Sunday, 20 May 2012

Another Experiment

The next event I have signed up for is the JFK 50 Mile Challenge in Sneem next Saturday. The challenge for me will be to refrain from running as it is a "walking only" event on roads between Sneem and Molls Gap - so a bit of up and down ( and great scenery) to break the monotony. Why did I sign up for it you might ask. I dunno really - maybe the word "Challenge" intrigued me. How difficult can it be to walk 50 miles. The challenge is to complete it within a 20-hour cutoff time - that's a long time to be on your feet. Although I have 12 hours at the back of my mind. 15 minute miles or 4 miles per hour would get me to mile 48 in 12 hours - maybe 13 then, allowing for a few short breaks at the 4 water/aid stations). The JFK connection stems from the walking craze generated in the US in 1963 when John F Kennedy challenged the nation to march 50 miles in a day. If I wanted to run a JFK 50 miler I'd have to go stateside.

As I have no walking under my training belt I was a little concerned that my running ability might not be enough to get me through the challenge. Surely there is a difference between the physiological requirements for endurance walking and endurance running. Although I won't be taking the challenge that seriously and race-walking like Rob Heffernan I would like to give a good account of myself and use it to improve my endurance base. I was not prepared to deviate too much from my running schedule (what schedule?) so I decided to introduce some walking into an extra long run today and get some experience of walking on tired legs. My plan was to head out for 5 hours, starting each hour with a 5 mile run and walking for the rest of the hour before repeating it all over again. At the back of my mind was 40 minutes running (8 minute pace) and sub-15 minute pace for the walking section - which should get me over 10k for each hour (6.22 miles) or 50k over 5 hours. I was interested to see how the walking breaks would affect my running - would I be able to run more comfortably for longer? Would I find it difficult to run after walking?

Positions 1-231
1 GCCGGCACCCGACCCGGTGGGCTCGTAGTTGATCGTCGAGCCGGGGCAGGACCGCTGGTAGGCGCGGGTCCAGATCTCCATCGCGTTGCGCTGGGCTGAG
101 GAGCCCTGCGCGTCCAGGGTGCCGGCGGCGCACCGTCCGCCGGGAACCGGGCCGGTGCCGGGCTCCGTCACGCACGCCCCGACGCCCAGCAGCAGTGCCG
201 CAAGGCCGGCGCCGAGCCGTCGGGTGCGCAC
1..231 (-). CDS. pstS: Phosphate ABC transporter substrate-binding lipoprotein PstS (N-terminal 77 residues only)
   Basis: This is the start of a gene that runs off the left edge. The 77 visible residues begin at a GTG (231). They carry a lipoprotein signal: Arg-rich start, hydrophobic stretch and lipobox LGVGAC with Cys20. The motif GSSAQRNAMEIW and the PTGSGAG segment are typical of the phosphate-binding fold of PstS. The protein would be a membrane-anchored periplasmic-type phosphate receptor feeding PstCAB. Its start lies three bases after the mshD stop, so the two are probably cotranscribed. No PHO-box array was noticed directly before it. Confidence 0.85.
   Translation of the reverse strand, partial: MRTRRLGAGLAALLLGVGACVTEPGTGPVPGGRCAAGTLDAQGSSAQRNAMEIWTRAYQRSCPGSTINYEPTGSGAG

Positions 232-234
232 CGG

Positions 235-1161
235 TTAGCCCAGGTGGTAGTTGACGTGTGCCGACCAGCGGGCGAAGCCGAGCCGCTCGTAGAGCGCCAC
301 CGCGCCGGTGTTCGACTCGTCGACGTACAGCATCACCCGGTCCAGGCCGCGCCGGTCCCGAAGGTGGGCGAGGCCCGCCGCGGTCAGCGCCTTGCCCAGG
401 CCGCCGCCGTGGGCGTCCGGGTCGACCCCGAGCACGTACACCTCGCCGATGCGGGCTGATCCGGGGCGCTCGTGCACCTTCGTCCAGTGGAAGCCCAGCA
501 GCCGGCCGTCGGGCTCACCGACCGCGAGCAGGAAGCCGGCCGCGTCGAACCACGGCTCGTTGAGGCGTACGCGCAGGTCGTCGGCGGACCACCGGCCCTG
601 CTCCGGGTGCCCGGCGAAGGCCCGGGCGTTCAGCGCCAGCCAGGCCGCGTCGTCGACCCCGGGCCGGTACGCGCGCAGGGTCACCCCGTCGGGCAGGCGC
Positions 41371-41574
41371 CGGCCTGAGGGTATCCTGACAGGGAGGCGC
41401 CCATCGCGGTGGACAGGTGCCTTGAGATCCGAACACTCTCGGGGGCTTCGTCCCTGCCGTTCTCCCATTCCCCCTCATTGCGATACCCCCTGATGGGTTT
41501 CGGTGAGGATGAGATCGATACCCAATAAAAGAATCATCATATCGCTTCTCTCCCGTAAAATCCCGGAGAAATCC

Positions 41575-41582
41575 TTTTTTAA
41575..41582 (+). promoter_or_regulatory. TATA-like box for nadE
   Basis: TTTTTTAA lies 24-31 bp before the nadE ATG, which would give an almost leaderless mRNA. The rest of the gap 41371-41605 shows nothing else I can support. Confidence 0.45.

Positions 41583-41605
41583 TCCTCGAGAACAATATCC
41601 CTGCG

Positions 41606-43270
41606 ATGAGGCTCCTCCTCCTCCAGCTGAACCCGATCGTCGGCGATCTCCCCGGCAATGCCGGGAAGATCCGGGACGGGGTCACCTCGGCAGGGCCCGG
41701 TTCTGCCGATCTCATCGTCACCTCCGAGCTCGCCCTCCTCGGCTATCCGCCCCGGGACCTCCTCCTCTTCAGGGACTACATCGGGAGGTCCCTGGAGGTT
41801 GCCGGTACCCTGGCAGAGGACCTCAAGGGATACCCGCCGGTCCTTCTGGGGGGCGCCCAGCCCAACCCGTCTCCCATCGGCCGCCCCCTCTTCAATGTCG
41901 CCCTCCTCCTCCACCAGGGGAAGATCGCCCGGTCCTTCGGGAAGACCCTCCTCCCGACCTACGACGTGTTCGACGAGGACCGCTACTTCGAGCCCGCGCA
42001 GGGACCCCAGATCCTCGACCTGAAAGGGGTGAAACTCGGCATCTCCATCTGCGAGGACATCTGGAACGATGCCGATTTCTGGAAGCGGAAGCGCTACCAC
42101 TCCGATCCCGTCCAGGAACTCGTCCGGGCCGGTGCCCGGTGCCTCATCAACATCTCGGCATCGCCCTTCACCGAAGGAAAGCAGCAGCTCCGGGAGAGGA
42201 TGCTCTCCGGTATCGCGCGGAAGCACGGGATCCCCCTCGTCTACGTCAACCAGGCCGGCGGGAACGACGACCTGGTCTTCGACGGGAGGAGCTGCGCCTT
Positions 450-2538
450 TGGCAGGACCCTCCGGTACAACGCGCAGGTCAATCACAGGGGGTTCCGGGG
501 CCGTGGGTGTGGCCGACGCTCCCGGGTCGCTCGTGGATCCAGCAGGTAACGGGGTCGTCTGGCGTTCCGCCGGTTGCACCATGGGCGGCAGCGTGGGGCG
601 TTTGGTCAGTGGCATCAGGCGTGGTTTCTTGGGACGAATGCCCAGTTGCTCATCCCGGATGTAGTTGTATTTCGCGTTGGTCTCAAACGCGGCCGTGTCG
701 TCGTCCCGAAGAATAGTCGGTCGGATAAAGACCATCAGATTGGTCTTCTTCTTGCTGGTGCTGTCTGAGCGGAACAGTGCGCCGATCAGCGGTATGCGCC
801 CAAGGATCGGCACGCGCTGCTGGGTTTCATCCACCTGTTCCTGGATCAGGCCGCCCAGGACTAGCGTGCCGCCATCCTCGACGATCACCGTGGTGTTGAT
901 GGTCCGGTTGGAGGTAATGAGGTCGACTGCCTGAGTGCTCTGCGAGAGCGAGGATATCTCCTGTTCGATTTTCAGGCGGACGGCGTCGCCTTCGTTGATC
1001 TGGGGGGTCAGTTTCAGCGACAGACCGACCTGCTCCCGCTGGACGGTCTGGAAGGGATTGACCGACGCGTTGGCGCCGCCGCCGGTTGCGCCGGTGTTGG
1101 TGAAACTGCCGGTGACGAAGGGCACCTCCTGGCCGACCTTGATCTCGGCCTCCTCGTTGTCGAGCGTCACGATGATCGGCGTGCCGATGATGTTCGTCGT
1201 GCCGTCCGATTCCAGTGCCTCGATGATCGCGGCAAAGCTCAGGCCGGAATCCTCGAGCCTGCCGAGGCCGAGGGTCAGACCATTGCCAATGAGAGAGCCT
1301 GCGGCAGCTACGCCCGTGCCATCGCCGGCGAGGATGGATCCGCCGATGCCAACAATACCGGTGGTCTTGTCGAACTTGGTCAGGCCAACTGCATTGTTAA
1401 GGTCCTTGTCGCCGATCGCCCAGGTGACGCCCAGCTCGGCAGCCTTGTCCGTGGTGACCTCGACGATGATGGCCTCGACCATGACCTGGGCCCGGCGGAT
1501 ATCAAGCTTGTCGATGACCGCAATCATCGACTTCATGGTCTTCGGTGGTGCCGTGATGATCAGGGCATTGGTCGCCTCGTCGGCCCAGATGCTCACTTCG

As I will be taking a backpack with me next weekend I took one today, using it to carry water (750ml), a spare top, shorts and a pair of shoes, fuel (a few gels, an apple and a small bag of almonds and raisins), a laminated map of the rural by-roads to the west of the City (new route) and an emergency €10. Another challenge - I'm not used to running with a back pack and it's not a running specific one either.

I headed out shortly after 6 into the morning haze. The first 5 miles up over the hill at Currabeg was uneventful.
Mile 4 - Morning Mist

The walking break went well, managing to keep the average pace under 15:00, despite a steep uphill section.

Mile 6 -Uphill Walk

The second 5 miles went relatively fast as they were over a net downhill past Farran Church and across the Bride Valley to Aherla, before the next walking break, again primarily uphill. I noticed that my walking speed didn't vary too much unless the grade was very steep. The third 5 miles took me south following a downhill route for about 2.5 miles along a small river valley before my course veered East at a crossroads and took me uphill to Knocknavilla. The climb of 100m over 1 km was one of the toughest i've ever run. As it steepened towards the top it was very difficult to resist the urge to stop. Perhaps that is why one of the largest ring forts in the Country was built on top of the hill over 3,000 years ago, with commanding views of the surrounding countryside.

Mile 15 - Which Way?